Oceanside Run, by Eric Wynn

Sometimes when you gamble, you win.  Sometimes when you gamble, you lose.

This race started like most other 70.3 races.  The pro women started 3 minutes after the pro men.  We all sat on the start line, jockeying for position.  Pow, the gun goes off …arms start flying.   

Arms are flying, goggles get knocked off, legs get pulled, & arms get tangled.  Luckily but unluckily, none of this happened to me on Saturday.  After about 300 meters, I realized I was leading the rest of the other ”not as fast” swimmers out of the water.  Awesome….

Anyway, I wasn’t about to pull these girls around the swim course, especially if there was someone else that was capable of  leading.  Another pro woman seemed to want to be in front to lead us scrubs around, and I gladly let her do it.  I jumped on her feet, a bit annoyed with myself, but getting myself amped for the bike…

Onward and upward….right?!?  After all, I am very used to getting out of the water 4 minutes back from the fastest swimmers…2 and a half minutes behind the contenders.  This “bad” swim  is not new territory for me.  In fact, this time of year, it is sort of normal for me.  But I couldn’t help but get angry.  And to be more honest, getting angry is actually good for my racing…

I had a pretty good t1, hopped on my gorgeous, sleek Kestrel Airfoil, Pieridae, and I rode fairly hard.  Since it t was chilly, I wasn’t craving my drink.  I knew that at 30′ I needed to start ingesting fuel, so I began taking  in little sips of my EFS Liquid Shot.  I kept seeing the main group of girls just ahead of me.  Every time I would come down a nice descent, I would see them…I kept thinking of how I wanted to be in that group.  It seemed like they were only a couple minutes ahead of me.  I kept pushing, working the uphills, working the descents.  I was all alone.  Occasionally I would pass someone and occasionally an age group man would zoom past me.  However, those folks were few and far between.  With my sights set on the main pack of women, I was motivated…

 I was riding fairly well until my clock read 2hrs…between 42 and 44 miles.  At about that time, I started to feel a bit weird.  I thought that I probably needed a bit more food.  I soft pedaled for a while, assessing myself, going through my checklist, eating a bit of food.   After about 20 minutes of chilling out and eating, I felt good again and was able to push hard for the final portion of the bike.

I hoped off Pieridae, landed in t-2, slid my sock-less feet into my fast Saucony Fastwitch Shoes (No blisters…YEAH!) and started my run.  I felt really good, running anywhere from 6:09-6:27 pace for 9 miles.  At about mile 9, I had a bit of an explosion and started to feel a lot less fluid, landing back on my heels, in an upright position, with shoulders hunched, and running 7:43 pace exactly for the next 4 miles…lol!   I can laugh now, but at the time, I was not laughing.  Again, I was assessing what I could do to get myself back to running fast again…I went through my checklist of fluid, food, etc.   Lucky for me, I only had 4 miles left.  I could not wait to get to that finish line.  Sadly I wasn’t able to pull myself together to get back into that 6:15 (or 6:30 pace, for that matter) range again.  I had to settle for 7:43 pace.  And I lost 2 spots, while finishing in 11th place.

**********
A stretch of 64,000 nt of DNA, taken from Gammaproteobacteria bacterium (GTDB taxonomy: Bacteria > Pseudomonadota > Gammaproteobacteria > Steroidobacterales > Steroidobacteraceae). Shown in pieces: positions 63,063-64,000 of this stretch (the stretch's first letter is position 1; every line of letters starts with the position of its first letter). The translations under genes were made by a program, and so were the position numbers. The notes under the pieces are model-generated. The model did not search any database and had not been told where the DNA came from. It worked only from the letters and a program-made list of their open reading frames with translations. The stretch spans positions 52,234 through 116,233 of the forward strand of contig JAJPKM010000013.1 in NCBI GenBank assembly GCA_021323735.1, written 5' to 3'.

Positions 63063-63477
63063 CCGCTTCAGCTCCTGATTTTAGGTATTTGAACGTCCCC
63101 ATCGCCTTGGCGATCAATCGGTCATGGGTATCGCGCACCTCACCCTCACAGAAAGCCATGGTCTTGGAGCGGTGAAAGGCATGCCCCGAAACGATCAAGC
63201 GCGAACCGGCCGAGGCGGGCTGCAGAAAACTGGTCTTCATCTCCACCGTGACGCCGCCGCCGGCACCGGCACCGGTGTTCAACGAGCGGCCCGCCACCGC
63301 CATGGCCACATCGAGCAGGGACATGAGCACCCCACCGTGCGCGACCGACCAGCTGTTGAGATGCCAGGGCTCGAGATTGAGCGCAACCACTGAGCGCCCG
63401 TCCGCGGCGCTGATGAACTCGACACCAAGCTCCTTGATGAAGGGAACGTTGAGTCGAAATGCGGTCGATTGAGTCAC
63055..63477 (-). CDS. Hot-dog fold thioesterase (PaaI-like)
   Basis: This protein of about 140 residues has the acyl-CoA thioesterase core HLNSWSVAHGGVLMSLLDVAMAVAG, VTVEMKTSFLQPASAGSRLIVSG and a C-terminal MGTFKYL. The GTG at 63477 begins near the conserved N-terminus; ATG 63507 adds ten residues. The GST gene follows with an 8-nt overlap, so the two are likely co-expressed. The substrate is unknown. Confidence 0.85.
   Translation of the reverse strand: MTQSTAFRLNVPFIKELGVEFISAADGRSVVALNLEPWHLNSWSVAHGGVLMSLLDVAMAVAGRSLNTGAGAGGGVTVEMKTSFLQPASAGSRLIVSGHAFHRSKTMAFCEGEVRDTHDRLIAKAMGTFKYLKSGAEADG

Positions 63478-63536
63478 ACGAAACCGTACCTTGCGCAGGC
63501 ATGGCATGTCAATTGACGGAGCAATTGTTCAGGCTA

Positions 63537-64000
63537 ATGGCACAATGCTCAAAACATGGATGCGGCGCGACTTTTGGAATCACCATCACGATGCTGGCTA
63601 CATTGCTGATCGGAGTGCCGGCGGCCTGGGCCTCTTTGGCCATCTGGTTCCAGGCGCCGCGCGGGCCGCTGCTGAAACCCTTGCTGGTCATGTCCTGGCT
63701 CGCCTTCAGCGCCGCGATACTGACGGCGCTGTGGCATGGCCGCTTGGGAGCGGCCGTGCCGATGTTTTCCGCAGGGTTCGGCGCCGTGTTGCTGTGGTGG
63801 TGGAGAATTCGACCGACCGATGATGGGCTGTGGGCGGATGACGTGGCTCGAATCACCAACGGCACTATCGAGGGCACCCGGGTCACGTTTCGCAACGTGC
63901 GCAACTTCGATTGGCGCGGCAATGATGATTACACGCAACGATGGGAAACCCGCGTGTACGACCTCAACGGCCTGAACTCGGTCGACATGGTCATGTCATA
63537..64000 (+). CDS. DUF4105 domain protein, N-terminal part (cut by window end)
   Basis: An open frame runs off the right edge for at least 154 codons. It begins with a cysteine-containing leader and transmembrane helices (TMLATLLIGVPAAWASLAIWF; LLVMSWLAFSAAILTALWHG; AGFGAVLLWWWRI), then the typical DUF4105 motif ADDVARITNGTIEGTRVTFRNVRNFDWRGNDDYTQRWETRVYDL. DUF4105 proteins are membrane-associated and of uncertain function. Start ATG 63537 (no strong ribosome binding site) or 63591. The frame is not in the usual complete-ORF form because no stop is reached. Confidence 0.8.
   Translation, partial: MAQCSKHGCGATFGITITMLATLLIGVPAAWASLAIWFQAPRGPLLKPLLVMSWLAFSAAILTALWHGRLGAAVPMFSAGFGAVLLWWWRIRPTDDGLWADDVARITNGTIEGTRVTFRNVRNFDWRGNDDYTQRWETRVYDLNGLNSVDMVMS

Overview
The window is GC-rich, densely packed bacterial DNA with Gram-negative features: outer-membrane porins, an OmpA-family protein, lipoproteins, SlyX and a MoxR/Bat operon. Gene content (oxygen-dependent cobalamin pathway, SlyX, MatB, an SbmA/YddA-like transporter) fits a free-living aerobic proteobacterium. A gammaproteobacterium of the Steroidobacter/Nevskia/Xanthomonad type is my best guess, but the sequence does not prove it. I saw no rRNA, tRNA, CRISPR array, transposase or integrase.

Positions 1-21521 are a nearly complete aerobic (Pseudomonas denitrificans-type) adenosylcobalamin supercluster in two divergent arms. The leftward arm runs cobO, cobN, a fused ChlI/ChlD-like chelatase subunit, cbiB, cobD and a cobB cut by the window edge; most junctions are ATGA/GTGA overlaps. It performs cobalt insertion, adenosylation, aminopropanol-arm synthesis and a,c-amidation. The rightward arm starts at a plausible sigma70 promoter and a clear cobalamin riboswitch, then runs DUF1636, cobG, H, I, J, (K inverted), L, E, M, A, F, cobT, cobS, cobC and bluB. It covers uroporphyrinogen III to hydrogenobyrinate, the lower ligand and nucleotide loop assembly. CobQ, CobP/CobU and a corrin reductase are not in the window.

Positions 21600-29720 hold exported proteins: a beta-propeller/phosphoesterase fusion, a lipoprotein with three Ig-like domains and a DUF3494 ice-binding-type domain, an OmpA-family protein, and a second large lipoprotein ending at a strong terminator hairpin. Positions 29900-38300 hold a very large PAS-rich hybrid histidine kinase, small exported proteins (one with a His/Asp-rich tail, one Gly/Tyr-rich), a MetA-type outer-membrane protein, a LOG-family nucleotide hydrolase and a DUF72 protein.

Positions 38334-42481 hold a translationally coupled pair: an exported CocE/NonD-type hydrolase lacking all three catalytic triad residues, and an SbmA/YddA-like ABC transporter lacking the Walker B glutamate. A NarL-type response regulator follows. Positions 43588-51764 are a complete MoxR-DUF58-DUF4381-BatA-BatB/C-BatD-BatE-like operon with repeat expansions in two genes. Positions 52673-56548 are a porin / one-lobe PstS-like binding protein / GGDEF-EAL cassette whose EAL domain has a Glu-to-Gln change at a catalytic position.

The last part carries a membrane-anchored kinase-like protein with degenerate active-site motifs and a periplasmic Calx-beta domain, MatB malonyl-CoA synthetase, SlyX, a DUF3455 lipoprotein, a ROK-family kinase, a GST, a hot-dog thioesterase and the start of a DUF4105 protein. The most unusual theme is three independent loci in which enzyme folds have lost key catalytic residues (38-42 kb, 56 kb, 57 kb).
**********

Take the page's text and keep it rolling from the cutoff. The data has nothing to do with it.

After thinking it over and assessing the race, I have come up with a few reasons why I blew up a couple times during the race. Normally there isn’t just one reason. However, one reason that I am certain of is that I knew that I had to ride hard to keep the group in sight.  I was fairly confident with my biking…possibly over-confident.  And I probably rode harder than my fitness allowed for that first 40 miles.  Thinking back, however, it was worth it to me.  That first part of the ride, with minimal nutrition, probably cost me the latter portion of the run.  I gambled.  I went for it.  And I paid for it.  I rode the entire bike course by myself…working hard to keep that group in sight.  I gained a bit of fitness from the race, a bit of knowledge for what I need to do for my next training block, and a deep desire to get my buns in the pool so that I don’t have to make up such a big deficit in the future.  

Thank you for reading and thanks for your support!